Now upload the setup-nextcloud.php file to this directory.

After that, point your browser to this file. I will open the following URL for my example: You should see the following screen.

Installing Nextcloud on a Shared Server

Click Next.

The installer will now check for dependencies. If all looks good, it will say All Nextcloud dependencies found.

On the same screen it asks you to choose where you want to install your Nextcloud instance.

Here you can enter a directory (default: nextcloud) which will install Nextcloud to this path:

To make it easier to navigate to, I don’t want to install my Nextcloud under a subdirectory. In order to install it in the same directory as my subdomain, I will enter a dot (.) here which will install my Nextcloud to

Installing Nextcloud on a Shared Server

Click Next and wait while Nextcloud is being installed. If all went well, you should see the success message. Click Next again.

Now enter an admin account and password for your Nextcloud. This user will have all administrative rights for your cloud installation. I recommend against using a simple username like admin. Choose a strong password too.

After this, click Storage and database. Leave Data Folder field unchanged and click MySQL.

Now enter the database information you noted down in Step 2. This includes database user and its password, database name, and hostmame.

Nextcloud Installation on a Shared Server

Click Finish Setup and wait for the process to finish, after which, you will see your Nextcloud directory.

What Next?

After your Nextcloud instance is installed, you can start creating directories and uploading your files. You can do so by opening your cloud URL ( in a web browser or use Nextcloud apps for Windows, macOS, Linux, Android or iOS — just like you would with other cloud services like Google Drive or Dropbox.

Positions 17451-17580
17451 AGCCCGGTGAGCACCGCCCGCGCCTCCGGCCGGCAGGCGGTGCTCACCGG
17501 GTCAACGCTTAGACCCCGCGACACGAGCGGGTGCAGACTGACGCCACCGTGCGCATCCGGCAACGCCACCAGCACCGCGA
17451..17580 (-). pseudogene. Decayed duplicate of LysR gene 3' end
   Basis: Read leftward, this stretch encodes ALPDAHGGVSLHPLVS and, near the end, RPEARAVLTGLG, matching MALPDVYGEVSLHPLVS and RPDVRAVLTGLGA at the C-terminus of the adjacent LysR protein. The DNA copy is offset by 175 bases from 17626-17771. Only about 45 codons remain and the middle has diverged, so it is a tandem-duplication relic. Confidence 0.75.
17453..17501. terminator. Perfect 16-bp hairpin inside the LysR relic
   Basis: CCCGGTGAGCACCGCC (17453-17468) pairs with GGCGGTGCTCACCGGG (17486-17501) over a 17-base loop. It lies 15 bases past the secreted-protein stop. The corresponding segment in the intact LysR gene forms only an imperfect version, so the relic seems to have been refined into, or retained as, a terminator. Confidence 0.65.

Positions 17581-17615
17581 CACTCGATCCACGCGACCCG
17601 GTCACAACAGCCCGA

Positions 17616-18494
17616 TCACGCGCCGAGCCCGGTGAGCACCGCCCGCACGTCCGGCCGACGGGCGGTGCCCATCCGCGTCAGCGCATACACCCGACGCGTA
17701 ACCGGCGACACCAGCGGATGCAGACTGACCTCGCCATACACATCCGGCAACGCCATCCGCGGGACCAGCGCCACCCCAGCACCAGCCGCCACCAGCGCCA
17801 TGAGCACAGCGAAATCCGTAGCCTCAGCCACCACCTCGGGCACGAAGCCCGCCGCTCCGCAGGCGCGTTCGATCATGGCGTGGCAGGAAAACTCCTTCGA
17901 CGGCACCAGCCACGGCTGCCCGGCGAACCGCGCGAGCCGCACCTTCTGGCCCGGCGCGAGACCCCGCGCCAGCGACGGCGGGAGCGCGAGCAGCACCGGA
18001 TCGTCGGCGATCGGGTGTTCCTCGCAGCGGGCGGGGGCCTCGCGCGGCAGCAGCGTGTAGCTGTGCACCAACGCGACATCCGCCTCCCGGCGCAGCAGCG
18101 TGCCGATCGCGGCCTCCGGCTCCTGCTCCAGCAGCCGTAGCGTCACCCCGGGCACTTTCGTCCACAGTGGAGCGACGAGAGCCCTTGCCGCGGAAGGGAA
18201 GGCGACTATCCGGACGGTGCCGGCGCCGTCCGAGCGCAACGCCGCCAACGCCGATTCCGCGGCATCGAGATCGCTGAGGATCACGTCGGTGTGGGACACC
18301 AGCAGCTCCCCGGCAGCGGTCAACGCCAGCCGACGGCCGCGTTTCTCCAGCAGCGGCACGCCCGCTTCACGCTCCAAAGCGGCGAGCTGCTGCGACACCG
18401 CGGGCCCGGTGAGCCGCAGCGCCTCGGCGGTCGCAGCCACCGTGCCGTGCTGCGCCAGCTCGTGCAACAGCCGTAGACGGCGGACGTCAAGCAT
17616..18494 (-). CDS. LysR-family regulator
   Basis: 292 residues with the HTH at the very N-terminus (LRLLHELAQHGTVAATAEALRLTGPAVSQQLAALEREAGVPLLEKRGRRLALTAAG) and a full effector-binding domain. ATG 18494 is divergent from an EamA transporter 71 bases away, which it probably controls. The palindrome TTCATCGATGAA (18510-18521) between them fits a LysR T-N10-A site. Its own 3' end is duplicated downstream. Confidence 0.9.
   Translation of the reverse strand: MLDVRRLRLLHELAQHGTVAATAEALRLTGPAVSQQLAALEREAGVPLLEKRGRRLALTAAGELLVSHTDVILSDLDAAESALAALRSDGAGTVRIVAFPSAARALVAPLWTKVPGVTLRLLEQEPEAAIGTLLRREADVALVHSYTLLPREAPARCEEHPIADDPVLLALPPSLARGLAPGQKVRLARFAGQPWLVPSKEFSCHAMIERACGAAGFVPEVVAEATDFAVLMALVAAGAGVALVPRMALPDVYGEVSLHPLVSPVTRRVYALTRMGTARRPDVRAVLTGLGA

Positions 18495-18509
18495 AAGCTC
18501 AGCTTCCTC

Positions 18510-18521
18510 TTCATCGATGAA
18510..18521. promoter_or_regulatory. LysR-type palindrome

Nextcloud Installation

Beside uploading your files, you can use Nextcloud for plenty of other things. You can sync your contacts and calendar, share files with others, use it for note-taking, run an email client and a lot more. You can install apps for different tasks by navigating to Apps section.

You can also enable the server-side encryption by going to Settings > Security.

Installing Nextcloud on a Shared Server: Summary

Building your own cloud server using Nextcloud is easy. You can choose to run your cloud on a dedicated hardware owned by you or rent server space from a web host.

There are many web hosts that provide shared hosting plans for cheap rates. You may already have a shared hosting plan and utilise its space and bandwidth without paying extra for an additional server. A Nextcloud instance can be installed on its dedicated domain, a subdomain or a subdirectory.

After setting up, you can use Nextcloud just like you use other cloud services like Google Drive or Dropbox. You can synchronise your files on multiple devices and share them with others or use it as a backup for your data among other things.

That’s all, folks. This was a step by step tutorial showing how to install Nextcloud on a shared server. I hope you found it useful and I’d like to thank you for reading.

Support Me: If this article/tutorial helped you today, please consider supporting me and help me run

  1. Wonderful guide, thank you. I am also on Dreamhost, so this was very helpful. One question though: the installation leaves you with a few security & setup warnings in Settings > Administration > Overview. See below. Were you able to fix this?

    The PHP memory limit is below the recommended value of 512MB.
    The “Strict-Transport-Security” HTTP header is not set to at least “15552000” seconds. For enhanced security, it is recommended to enable HSTS as described in the security tips ↗.

    No memory cache has been configured. To enhance performance, please configure a memcache, if available. Further information can be found in the documentation.
    The PHP OPcache is not properly configured. For better performance it is recommended to use the following settings in the php.ini:


    The database is missing some indexes. Due to the fact that adding indexes on big tables could take some time they were not added automatically. By running “occ db:add-missing-indices” those missing indexes could be added manually while the instance keeps running. Once the indexes are added queries to those tables are usually much faster.
    Missing index “calendarobject_calid_index” in table “oc_calendarobjects_props”.
    Missing index “schedulobj_principuri_index” in table “oc_schedulingobjects”.
    Some columns in the database are missing a conversion to big int. Due to the fact that changing column types on big tables could take some time they were not changed automatically. By running ‘occ db:convert-filecache-bigint’ those pending changes could be applied manually. This operation needs to be made while the instance is offline. For further details read the documentation page about this.